Better Work Jordan annual report shows challenges, progress in garment sector

21 Mar 2024

52nd meeting of Project Advisory Committee examines findings of 2024 annual report

AMMAN, Jordan21 March 2024— Better Work Jordan’s (BWJ) annual report highlights persistent shortcomings in complying with national laws and international labour standards in the country’s garment industry. The sector still faces challenges, particularly in occupational safety and health (OSH) practices, the report noted.

Better Work Jordan partners with 91 garment factories and five non-garment factories. The report includes data from compliance visits to 86 factories, advisory sessions, and surveys with workers, supervisors, and managers. While the report notes progress in OSH management and services in 2023, it also identifies areas requiring further improvements, including mental health provision, accommodation for workers and food quality.

The report documents progress made in the garment sector, including a decrease in non-compliance relating to child labour and forced labour. Compliance with regulations against pregnancy testing for migrant workers also increased significantly, with only a 4 per cent non-compliance rate, compared with 55 per cent three years earlier.

However, 16 per cent of factories continue to fall short of meeting the employment quota for individuals with disabilities. Persistent concerns about sexual harassment and verbal abuse in the workplace were also noted. In addition, the report highlights non-compliance with the Collective Bargaining Agreement (CBA), including adhering to maximum daily overtime hours, the provision of institutional nurseries for children, and mental health training initiatives.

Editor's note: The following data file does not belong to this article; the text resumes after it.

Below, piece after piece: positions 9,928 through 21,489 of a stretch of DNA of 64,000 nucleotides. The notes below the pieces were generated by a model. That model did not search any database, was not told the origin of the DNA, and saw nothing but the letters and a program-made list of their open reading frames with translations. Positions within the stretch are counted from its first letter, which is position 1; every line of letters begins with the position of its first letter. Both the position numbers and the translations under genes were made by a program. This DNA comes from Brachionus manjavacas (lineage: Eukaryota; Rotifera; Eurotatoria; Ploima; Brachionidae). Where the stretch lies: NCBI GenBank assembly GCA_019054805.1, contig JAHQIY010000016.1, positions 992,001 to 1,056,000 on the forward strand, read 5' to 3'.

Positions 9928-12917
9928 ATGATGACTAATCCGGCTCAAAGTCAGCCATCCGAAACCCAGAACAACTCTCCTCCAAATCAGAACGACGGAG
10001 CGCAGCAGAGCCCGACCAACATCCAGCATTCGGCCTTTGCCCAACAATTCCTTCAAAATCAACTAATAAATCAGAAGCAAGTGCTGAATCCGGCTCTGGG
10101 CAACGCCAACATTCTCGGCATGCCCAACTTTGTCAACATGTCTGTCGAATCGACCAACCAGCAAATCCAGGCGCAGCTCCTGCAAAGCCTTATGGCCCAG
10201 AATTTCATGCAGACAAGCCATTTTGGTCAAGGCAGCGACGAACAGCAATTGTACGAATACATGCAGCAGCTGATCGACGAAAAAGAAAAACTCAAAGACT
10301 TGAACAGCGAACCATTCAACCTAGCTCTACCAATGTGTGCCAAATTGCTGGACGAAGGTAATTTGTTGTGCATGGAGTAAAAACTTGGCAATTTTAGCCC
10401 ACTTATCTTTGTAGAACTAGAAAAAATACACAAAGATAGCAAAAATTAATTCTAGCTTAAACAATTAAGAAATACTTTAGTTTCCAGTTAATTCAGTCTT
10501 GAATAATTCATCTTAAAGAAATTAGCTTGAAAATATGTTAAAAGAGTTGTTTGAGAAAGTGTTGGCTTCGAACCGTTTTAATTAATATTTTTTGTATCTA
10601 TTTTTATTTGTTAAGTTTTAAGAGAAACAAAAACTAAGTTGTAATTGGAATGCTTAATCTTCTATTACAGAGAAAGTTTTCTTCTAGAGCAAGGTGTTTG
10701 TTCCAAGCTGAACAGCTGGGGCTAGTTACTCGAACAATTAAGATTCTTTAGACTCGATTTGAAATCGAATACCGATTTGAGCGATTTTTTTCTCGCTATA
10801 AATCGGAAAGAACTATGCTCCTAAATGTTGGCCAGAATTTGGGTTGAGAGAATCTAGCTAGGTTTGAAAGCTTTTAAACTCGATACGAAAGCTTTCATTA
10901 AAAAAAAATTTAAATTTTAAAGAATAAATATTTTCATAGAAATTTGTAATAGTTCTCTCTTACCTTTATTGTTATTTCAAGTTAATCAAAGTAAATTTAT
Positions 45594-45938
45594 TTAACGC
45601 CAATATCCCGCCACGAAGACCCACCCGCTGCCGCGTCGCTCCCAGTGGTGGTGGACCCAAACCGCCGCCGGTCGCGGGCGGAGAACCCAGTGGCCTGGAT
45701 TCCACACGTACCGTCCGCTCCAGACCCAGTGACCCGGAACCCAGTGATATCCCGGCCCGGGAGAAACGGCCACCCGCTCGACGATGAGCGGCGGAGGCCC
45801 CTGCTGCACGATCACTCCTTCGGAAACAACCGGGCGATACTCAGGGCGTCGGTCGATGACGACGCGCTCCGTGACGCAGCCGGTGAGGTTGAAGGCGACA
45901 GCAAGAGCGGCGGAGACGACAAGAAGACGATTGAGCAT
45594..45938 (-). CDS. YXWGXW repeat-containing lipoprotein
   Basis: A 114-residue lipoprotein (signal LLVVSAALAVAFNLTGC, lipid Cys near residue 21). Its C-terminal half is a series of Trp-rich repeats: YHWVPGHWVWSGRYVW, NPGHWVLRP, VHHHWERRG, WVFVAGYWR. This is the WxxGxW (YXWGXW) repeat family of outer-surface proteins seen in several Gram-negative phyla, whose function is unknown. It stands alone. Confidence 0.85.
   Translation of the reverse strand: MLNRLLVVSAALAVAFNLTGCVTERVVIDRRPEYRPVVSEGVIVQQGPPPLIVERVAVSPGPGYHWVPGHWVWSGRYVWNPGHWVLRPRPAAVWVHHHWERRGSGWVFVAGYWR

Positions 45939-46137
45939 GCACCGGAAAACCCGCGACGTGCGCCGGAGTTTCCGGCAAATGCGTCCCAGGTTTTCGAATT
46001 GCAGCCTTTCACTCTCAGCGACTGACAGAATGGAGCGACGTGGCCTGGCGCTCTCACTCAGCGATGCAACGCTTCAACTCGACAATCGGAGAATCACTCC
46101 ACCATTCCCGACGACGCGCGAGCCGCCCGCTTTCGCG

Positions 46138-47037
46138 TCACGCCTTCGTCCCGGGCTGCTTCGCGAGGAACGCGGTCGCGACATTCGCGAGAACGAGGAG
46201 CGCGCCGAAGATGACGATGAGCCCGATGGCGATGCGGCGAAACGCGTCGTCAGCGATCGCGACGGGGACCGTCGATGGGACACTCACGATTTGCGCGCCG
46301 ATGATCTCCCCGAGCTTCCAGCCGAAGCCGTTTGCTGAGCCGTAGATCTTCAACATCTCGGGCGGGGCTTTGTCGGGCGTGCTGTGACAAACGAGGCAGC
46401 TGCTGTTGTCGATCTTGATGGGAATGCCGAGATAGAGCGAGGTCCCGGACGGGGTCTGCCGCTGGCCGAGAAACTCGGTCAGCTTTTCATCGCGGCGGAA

The report, which was discussed during Better Work Jordan’s 52nd Project Advisory Committee (PAC) meeting on March 4th, notes a 5 per cent decrease in the garment sector’s workforce in Jordan, now totalling 74,000 workers, predominantly migrants (76 per cent), with women accounting for 74 per cent.

The meeting was presided over by the Ministry of Labour (MoL) and attended by representatives of the Jordan Garments, Accessories, and Textiles Exporters’ Association (JGATE), the General Trade Union of Workers in Textile, Garment and Clothing Industries (JTGCU), the Jordan Chamber of Industry (JCI), and the Economic Section of the US Embassy in Amman.

Najah Abu Tafesh, head of the MoL Occupational Safety and Health Directorate, highlighted the introduction of OSH regulations in 2023 and the MoL’s efforts to increase awareness in the industry of the new requirements.

The PAC also discussed the suspension of operations at the Aseel factory in October 2023 because of financial difficulties, which led to delayed salary payments and strikes by workers.

Haitham Al Najdawi, head of the MoL Inspection Directorate, outlined the steps taken by the ministry to resolve the issue of the factory’s financial obligations to other government bodies. Sanal Kumar, Vice Chairperson of JGATE and CEO of a leading garment factory, emphasized the need for early intervention when factories face similar challenges. He also recommended that relevant stakeholders meet to discuss new approaches.

Participants at the meeting agreed to set up a technical committee to monitor and address these issues. The committee will include representatives from JGATE, JCI, JTGCU, and the MoL, collaborating with buyers and relevant embassies, as well as other entities, including the SSC, the Ministry of Interior (MoI), and non-governmental organisations (NGOs), with advisory support from Better Work Jordan.

Better Work Jordan also presented the findings of a case study based on a garment factory seeking to recruit and retrain middle-level managers, and the achievement and challenges related to the programme’s Mental Health Project, which aims to improve the wellbeing and mental health of workers in the sector.

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